Vol. III Books, Music- ESL With Music
Volume VII Book, Music- Educación con Música
Volume VIII E-Book, Music- Mexican Culture
Volume IX E-Book, Music-Diciembre Mundial
Volume Xa Book, Music - Estas Son Las Mañanitas
Volume Xb Book, Music- Anillo de Compromiso
Volume Xc Music - ¡Baila, Baila!
Volume Xd Music - Quiero que Sepas
Volume Xe Music - La Ley del Monte
Volume Xf Music - Las Auras del Desierto
Volume Xg Music - Celtic Mesa
Volume XIII Stories- Pesquantum Saves the Pilgrims
Volume XIV Music- Yéego Wótaal
Volume XV Cantata- The Redeemer Cometh
Volume XVI Video- Papel Picado: Una Tradición Mexicana
Volume XVII Stories- How Music Came to the Earth
Volume XVIII Navajo Music for Classroom Enrichment
List of Videos
Song List and individual Songs
Songs for ESL
Learn English with Music INDEX
I Come in the Door
Row, Row, Row Your Boat
Go In and Out the Window
This Old Man
A-Hunting We Will Go
When You Meet Someone
She'll Be Coming 'Round the Mountain
The Farmer in the Dell
Vocabulary and Syntax......................................
Skip to My Lou
Eency, Weency Spider
The Mulberry Bush
There is a Boarding House
Heather has a Magic Feather
When the Train Comes Along
Old MacDonald Had a Farm
Betty & Bill's Boarding House Blues
I Love My Rooster
Rolling to Seattle
Red Iron Ore
Going to Boston
Old Chisolm Trail
First Counting Song
Three Blue Pigeons
Baa, Baa, Black Sheep
Hot Cross Buns
Count By Ten
Five Hundred Miles
Three Blind Mice
Ten Little Children
Making Shapes is Easy
Michael Row the Boat Ashore
There's a Hole in My Bucket
The Days of the Week
Hickory Dickory Dock
The Muffin Man
Twinkle, Twinkle Little Star
Early to Bed
Polly Put the Kettle On
Mother's Knives and Forks
What Time is It?
The Riddle Song
The Sleeping Princess
Oh, How Lovely is the Evening
Paper of Pins
Oh, My Darling Clementine
Down in the Valley
Polly Wolly Doodle
Green Grow the Lilacs
The Little Shoemaker
Cotton Needs Picking
Night Herding Song
The Bus Driver
I Love the Mountains
The Blue Tail Fly
Oats, Peas, Beans
I've Been Working on the Railroad
Teacher Manual + (80 songs on 3 tapes)
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Student Manuals (each level, each copy) $10 add Vol. IIIs to shopping cart
This edition is the first in a series of publications of traditional music. The first volumes are dedicated to the traditions of the mexicans of here (North America) and there (Mexico). It is hoped that the bilingual teachers, Spanish teachers, social studies teachers, choir, orchestra and band teachers, and all teachers who wish to share values of various cultures, and the community in general may benefit from this series.
This volume is based on many years of dedication to the
study of the people and their music by the authors, the contributors
named, and many others who have served as examples and inspiration.
It is hoped that here, you will find the spirit of the Mexicans
of here and there.
There are many collections prepared for the schools. Our work is unique because it is based on the theory that the style of the arrangement and performance contain elements at the core of the culture that the music represents. Singing is Spanish should not be the purpose of a class; rather, it should be: to learn by singing.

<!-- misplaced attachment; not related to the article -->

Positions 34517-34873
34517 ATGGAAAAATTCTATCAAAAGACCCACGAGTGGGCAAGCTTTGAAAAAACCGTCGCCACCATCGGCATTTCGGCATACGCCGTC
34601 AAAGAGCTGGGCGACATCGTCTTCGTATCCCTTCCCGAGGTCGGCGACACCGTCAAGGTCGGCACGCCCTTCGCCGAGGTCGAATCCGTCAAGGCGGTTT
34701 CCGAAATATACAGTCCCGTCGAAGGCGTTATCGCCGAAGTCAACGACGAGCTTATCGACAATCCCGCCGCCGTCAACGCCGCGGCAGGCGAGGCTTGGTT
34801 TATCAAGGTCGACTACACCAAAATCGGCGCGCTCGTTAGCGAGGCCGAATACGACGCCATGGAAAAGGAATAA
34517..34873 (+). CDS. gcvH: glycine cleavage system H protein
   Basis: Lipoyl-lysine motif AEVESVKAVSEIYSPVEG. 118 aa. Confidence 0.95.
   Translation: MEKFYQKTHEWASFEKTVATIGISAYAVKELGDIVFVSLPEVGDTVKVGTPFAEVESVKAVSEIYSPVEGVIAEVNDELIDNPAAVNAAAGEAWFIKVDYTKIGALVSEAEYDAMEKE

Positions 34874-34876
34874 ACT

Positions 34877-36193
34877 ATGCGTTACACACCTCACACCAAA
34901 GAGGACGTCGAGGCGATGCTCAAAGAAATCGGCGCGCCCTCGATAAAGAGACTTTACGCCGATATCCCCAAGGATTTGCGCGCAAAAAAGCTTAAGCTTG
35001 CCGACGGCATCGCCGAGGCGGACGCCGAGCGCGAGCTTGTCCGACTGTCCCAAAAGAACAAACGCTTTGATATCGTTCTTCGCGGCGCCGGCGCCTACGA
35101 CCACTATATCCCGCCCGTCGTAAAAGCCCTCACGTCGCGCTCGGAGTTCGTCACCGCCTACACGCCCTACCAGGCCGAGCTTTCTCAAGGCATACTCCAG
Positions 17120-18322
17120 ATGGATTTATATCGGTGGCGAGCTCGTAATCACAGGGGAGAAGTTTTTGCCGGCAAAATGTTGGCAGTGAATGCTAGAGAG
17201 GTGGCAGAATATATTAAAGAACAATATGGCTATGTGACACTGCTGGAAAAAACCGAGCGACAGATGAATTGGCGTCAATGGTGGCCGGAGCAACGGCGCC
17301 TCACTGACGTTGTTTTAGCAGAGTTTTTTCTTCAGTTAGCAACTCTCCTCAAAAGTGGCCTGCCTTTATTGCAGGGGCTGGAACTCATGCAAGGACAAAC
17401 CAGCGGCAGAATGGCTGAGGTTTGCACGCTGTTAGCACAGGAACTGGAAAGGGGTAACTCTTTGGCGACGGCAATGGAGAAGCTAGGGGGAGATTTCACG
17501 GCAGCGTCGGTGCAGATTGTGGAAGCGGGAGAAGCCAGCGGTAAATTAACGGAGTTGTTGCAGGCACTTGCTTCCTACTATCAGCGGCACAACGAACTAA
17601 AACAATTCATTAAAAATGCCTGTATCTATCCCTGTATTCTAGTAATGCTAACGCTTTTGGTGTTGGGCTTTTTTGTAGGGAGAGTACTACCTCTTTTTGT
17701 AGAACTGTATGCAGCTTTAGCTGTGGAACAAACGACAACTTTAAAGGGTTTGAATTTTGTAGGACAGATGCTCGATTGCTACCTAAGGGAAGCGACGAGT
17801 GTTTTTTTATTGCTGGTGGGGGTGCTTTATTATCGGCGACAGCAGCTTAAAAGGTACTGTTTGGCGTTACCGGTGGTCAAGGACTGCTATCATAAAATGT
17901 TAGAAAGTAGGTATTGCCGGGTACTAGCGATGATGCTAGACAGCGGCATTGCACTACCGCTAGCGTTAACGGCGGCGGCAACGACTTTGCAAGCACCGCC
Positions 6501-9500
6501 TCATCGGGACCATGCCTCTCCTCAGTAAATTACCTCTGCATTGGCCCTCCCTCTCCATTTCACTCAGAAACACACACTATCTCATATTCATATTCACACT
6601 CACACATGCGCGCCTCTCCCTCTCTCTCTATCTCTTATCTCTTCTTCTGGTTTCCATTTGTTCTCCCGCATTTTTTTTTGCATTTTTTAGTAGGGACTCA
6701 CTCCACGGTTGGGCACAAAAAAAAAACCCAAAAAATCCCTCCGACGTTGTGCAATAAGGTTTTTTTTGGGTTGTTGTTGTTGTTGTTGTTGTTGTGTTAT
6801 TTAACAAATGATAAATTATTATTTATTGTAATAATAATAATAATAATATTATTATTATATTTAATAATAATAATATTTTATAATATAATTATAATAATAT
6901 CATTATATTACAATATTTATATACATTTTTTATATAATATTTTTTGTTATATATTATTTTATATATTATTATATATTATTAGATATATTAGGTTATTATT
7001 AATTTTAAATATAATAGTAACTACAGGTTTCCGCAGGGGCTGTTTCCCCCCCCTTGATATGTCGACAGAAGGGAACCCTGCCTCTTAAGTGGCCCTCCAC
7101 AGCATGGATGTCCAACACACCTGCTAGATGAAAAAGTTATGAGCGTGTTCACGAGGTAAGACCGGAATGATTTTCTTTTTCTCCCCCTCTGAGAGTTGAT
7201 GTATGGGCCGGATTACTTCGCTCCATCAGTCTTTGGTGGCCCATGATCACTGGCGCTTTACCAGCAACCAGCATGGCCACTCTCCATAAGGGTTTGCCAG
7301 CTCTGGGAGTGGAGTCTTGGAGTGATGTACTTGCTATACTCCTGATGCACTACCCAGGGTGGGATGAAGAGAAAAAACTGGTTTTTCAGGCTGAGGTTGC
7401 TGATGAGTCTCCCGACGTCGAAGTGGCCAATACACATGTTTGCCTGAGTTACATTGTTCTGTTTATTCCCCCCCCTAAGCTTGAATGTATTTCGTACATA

Applied Research Examples
On 18 December 1993 an Applied Practice and Outcomes Conference was hosted by the Division of Teacher Education, Western New Mexico University under the direction of Dr. Bob Rapp, Counselor Education. Notes from the conference were so closely aligned to our objectives in singing these songs in the schools, that short examples are included in this volume to support the teaching ideas.
Illustrations. We appreciate the contributions of Adornos Mariana for the majority of the art work in this volume. The illustrations are designed by Mariana Murguía-Ferrer. The cut plastic figures are made by artisans of Mexico City.
Every second language learning situation is different,
demanding a different kind of teaching. The premise of Cantos
Para Todos Volume III is that music and stories can enhance any
method for any age of learner.
The learning of a second language can be enhanced by writing stories and the lyrics for songs. The basic method is thus: the students have a common experience, then share thoughts together with the teacher writing what they say. Students participate actively, either by writing or dictating the stories. Stories written by students are linguistically, emotionally, experientially and developmentally appropriate for the student because they contain their own words based on their personal experiences. Such stories are used to encourage active learning about and synthesis of the environment, and to provide a literary base for reading practice and instruction. When the stories are based on experiences in the English speaking culture, the students are able to communicate their impressions of the new culture to their teachers and classmates as the stories are translated. As they share even the simplest ideas in English, they become able to communicate directly with others through stories even before they are "fluent" in oral English. Also, the sequence of stories becomes a documentation of individual progress in language.
Each of the (original) songs in this series was developed in a classroom where students were learning English as a second language (ESL), usually as part of a story or actual experience. You are encouraged to use these as examples for your own creative curriculum development. Songs can enhance the learning of the concepts and vocabulary of the story.
In addition to the original songs developed in ESL classrooms, many songs have been included for their lasting value to represent U.S. culture. You are encouraged to seek more songs and stories, and use this series as a model for ideas in adapting culturally authentic materials for language learning. The learning of a second language can be enhanced by using musical methods. Oral and aural participation of every student is encouraged by singing. As students gain confidence in their language ability and can actively participate in the creation of songs, the lessons become very personal, developmentally appropriate, and motivational. Language learned while the students are functioning in the affective domain will be retained. This collection is expected to grow constantly as the students learn new concepts. The participation of the students in the creation of the songs will grow as they gain skills of self expression.